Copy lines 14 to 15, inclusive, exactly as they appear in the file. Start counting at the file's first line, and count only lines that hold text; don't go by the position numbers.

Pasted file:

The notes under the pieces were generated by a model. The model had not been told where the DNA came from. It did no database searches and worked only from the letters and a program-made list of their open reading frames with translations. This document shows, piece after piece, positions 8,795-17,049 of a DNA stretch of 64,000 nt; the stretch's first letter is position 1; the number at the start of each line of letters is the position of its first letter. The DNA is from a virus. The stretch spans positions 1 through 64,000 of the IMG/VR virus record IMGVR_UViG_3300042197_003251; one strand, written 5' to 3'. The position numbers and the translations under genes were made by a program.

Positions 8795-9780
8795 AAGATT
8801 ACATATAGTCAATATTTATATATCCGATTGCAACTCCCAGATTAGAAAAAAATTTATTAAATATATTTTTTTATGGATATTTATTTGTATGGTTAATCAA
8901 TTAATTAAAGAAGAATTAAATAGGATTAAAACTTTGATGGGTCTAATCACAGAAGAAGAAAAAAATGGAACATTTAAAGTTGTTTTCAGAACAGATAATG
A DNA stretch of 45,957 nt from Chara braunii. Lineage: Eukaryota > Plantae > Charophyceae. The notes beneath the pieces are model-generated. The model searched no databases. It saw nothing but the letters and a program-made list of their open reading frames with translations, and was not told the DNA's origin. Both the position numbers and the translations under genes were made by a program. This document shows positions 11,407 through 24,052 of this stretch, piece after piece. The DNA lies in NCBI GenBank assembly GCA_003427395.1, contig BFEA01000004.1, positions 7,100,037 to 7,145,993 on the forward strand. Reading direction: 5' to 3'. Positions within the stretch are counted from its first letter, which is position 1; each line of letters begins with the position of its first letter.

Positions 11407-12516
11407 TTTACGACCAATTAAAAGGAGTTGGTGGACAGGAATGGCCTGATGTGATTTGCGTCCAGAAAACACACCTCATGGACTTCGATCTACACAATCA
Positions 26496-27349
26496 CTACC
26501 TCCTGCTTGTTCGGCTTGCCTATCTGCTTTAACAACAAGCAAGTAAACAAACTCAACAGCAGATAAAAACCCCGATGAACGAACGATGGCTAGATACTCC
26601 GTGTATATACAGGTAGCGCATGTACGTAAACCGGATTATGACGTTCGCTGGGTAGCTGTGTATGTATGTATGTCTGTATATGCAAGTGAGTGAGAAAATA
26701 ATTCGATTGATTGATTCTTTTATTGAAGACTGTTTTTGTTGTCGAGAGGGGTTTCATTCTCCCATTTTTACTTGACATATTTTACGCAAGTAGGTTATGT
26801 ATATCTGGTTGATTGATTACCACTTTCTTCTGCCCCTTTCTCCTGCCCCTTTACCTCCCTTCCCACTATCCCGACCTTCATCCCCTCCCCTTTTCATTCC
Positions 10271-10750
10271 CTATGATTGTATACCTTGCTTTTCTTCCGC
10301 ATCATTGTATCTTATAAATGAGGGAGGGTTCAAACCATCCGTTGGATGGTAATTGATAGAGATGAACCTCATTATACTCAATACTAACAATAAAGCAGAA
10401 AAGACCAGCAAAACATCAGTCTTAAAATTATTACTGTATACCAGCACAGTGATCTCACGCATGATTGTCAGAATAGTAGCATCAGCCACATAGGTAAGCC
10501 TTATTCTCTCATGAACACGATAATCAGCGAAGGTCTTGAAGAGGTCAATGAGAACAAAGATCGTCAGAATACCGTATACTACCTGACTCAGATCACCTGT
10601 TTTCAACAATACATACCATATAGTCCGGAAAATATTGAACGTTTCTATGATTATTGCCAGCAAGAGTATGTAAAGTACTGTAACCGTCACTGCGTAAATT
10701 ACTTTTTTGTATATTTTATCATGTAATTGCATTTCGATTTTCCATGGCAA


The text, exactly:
26801 ATATCTGGTTGATTGATTACCACTTTCTTCTGCCCCTTTCTCCTGCCCCTTTACCTCCCTTCCCACTATCCCGACCTTCATCCCCTCCCCTTTTCATTCC
Positions 10271-10750